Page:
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Edmund Clarence Stedman, ed. (1833–1908). A Victorian Anthology, 1837–1895. 1895.

Roden Berkeley Wriothesley Noel 1834–94

The Secret of the Nightingale

THE GROUND I walk’d on felt like air,

Air buoyant with the year’s young mirth;

Far, filmy, undulating fair,

The down lay, a long wave of earth;

And a still green foam of woods rose high

Over the hill-line into the sky.

In meadowy pasture browse the kine,

Thin wheat-blades color a brown ploughline;

Fresh rapture of the year’s young joy

Was in the unfolded luminous leaf,

And birds that shower as they toy

Melodious rain that knows not grief,

A song-maze where my heart in bliss

Lay folded, like a chrysalis.

They allur’d my feet far into the wood,

Down a winding glade with leaflets wall’d,

With an odorous dewy dark imbued;

Rose, and maple, and hazel call’d

Me into the shadowy solitude;

Wild blue germander eyes enthrall’d

Made me free of the balmy bowers,

Where a wonderful garden-party of flowers,

Laughing sisterhood under the trees,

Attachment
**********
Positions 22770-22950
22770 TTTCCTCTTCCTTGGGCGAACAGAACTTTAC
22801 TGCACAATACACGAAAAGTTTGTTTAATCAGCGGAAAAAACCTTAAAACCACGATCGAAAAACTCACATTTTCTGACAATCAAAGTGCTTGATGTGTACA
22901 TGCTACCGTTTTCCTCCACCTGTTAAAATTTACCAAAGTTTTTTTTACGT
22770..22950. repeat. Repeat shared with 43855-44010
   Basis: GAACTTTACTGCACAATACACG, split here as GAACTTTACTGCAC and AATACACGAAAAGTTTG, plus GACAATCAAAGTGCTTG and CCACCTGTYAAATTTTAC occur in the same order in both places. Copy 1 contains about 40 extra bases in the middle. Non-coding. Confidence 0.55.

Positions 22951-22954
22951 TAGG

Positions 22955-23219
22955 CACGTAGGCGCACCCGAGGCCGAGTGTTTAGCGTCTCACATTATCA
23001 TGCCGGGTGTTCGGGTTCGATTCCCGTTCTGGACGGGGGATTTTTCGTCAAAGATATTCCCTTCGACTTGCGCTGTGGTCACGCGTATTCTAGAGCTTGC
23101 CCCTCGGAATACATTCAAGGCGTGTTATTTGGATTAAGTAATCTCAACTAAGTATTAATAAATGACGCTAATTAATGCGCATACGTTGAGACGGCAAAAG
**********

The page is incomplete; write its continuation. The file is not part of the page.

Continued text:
Dancing merrily, play’d with the bees;

Anemone, starwort, bands in white,

Like girls for a first communion dight,

And pale yellow primrose ere her flight,

Usher’d me onward wondering

To a scene more fair than the court of a king.

Ah! they were very fair themselves,

Sweet maids of honor, woodland elves!

Frail flowers that arrive with the cuckoo,

Pale lilac, hyacinth purple of hue,

And the little pink geranium,

All smil’d and nodded to see me come;

All gave me welcome; “No noise,” they said,

“For we will show you the bridal bed,

Where Philomel, our queen, was wed;

Hush! move with a tender, reverent foot,

Like a shy light over bole and root;”

And they blew in the delicate air for flute.

Into the heart of the verdure stole

My feet, and a music enwound my soul;

Zephyr flew over a cool bare brow—

I am near, very near to the secret now!

For the rose-covers, all alive with song,

Flash with it, plain now low and long;

Sprinkle a holy water of notes;

On clear air melody leans and floats;

The blithewing’d minstrel merrily moves,

Dim bushes burn with mystical loves!

Lo! I arrive! immers’d in green,

Where the wood divides, though barely seen,

A nest in one of the blue leaf-rifts!

There over the border a bird uplifts

Her downy head, bill’d, luminousey’d;

Behold the chosen one, the bride!

And the singer, he singeth by her side.

Leap, heart! be aflame with them! loud, not dumb,

Give a voice to their epithalamium!

Whose raptures wax not pale nor dim

Beside the fires of seraphim.

These are glorious, glowing stairs,

In gradual ascent to theirs;

With human loves acclaim and hail

The holy lore of the nightingale!